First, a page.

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Bringing down the roof. A new video-capture technique can estimate the forces created by rowdy crowds.

Darko Novakovic/iStockphoto

Too Much Rock 'n' Roll?

Anyone who attended the Bruce Springsteen concert at Ullevi Stadium in Gothenburg, Sweden, in 1985 will recall more than just good vibrations. During the star’s closing numbers, fans rocked the arena so hard that it needed millions of dollars’ worth of repairs. Now, engineers think they can estimate the impact of crowds in such situations—a method that could make stadiums, bridges, and other civil structures far more secure.

The forces of crowds on civil structures—known as crowd-induced loads—are a serious problem for designers. If loads get too high, a structure can visibly deform. Although the risk of collapse is usually small, people can panic and, in the worst cases, stampede.

Ideally, it would be possible to predict the maximum crowd-induced loads so that designers could introduce adequate safeguards. It’s easy enough to measure the load of a single bopping person -- simply ask them to jump up and down on some weighing scales. The difficulty comes in measuring people’s combined loads. You can’t simply extrapolate the time-varying load of a single person because of the "crowd effect": People respond to a rhythm more precisely en masse than they do in isolation. Mathematicians know this type of synchronization leads to a big amplification of the maximum load—but quite how big, they can’t say.

Engineers Paolo Mazzoleni and Emanuele Zappa at the Politecnico di Milano in Italy have found a way to tackle the problem. They propose estimating the loads from people’s actual movements using digital video cameras. So long as you know roughly how massive the people are, and how much they are accelerating up and down, you can—via Newton’s equations—calculate their force on a structure beneath them.

Mazzoleni and Zappa tested their idea at the G. Meazza Stadium in Milan, home of the city's two professional soccer teams. They asked between one and eight volunteers to jump up and down on one of the stands in front of a video camera, following the beat of a metronome. The camera broke down the images into a grid so that the researchers could see frame by frame when each cell was filled or emptied by the volunteers’ movements. Having calculated the acceleration of the volunteers from this process, the team simply had to add up the volunteers’ total mass to estimate their combined jumping force—that is, their load on the stadium.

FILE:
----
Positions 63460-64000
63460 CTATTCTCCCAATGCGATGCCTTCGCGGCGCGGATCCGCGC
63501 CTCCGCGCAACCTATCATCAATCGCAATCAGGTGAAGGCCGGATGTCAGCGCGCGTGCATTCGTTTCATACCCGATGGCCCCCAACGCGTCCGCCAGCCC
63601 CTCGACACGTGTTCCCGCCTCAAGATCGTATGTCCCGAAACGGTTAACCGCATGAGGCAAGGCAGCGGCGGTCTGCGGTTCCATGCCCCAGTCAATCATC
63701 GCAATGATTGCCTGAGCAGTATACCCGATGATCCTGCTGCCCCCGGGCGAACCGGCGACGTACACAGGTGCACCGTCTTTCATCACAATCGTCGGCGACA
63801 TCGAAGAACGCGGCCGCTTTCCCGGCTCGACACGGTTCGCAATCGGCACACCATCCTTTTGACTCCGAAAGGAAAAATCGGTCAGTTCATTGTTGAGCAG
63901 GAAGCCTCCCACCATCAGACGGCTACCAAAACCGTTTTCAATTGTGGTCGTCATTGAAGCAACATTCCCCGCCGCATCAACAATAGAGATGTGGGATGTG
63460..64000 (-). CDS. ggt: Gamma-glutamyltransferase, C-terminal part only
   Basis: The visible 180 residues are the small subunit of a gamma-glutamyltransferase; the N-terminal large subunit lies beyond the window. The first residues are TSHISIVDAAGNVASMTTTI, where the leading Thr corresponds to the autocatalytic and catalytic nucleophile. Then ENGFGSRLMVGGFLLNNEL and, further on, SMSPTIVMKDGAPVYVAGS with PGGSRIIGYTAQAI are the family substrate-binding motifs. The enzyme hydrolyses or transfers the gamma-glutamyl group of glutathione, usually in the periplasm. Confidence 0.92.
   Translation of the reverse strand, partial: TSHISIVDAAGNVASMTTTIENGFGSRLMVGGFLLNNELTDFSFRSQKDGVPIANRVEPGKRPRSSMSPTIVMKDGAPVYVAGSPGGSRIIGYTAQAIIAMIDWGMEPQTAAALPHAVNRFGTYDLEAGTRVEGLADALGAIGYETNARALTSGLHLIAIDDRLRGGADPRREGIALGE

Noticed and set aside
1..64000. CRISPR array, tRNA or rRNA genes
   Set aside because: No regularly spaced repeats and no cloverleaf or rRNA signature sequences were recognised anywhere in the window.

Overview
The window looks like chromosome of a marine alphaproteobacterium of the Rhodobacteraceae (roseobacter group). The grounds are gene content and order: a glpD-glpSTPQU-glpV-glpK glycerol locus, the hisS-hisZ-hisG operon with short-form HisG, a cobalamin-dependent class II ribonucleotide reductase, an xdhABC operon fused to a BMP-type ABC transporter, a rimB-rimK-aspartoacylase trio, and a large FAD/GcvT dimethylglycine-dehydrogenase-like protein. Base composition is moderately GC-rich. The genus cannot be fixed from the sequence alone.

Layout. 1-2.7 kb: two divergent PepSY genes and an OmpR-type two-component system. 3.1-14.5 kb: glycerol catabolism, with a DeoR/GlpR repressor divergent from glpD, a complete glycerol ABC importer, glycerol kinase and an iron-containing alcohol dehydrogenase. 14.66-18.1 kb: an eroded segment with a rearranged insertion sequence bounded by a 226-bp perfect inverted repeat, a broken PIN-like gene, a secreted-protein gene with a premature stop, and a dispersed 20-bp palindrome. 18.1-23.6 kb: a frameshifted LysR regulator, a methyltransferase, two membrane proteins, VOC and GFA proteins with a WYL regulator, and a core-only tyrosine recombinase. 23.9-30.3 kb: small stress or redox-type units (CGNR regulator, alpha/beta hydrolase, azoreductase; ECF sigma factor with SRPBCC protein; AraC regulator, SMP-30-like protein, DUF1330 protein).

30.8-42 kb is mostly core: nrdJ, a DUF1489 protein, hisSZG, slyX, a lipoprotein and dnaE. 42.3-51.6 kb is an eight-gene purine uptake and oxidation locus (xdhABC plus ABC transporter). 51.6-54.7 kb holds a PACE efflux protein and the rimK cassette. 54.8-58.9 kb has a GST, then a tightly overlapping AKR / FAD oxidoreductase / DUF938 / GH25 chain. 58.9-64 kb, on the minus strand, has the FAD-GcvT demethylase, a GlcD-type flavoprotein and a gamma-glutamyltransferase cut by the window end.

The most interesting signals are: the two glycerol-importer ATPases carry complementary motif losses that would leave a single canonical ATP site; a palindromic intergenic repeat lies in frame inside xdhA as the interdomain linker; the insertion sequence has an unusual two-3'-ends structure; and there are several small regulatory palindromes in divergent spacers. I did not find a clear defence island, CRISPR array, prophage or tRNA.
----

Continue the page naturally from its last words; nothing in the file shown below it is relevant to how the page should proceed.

To check this estimation, Mazzoleni and Zappa compared it to readings from sensors they had placed on the stand. The discrepancy, as they explain in a paper due to be published in Mechanical Systems and Signal Processing, was just 15%. Because this discrepancy was no worse for eight people than one, the findings suggest that the video-capture method would work well for much bigger crowds.

Engineer Martin Williams of the University of Oxford in the United Kingdom agrees that the method works well and says it has the advantage of being done in a real setting—as opposed to having volunteers jump on force sensors in the lab, for example. But he thinks the cameras might struggle with bigger crowds, when people are obscuring one another. "Would it still work if they were more bunched, with greater overlap?" he asks. "This is interesting, but I'm not sure how useful it will be in practice. It has limitations."

If the method can work for scaled-up crowds, Mazzoleni says designers could use it to test their plans more rigorously. Engineers can already calculate how their proposed structures will physically respond to load, he says—they just don’t know how great the loads will be. "That's the goal of our work, to provide a method to estimate this load," he adds. "This can be done in an existing structure. You don't need a new one."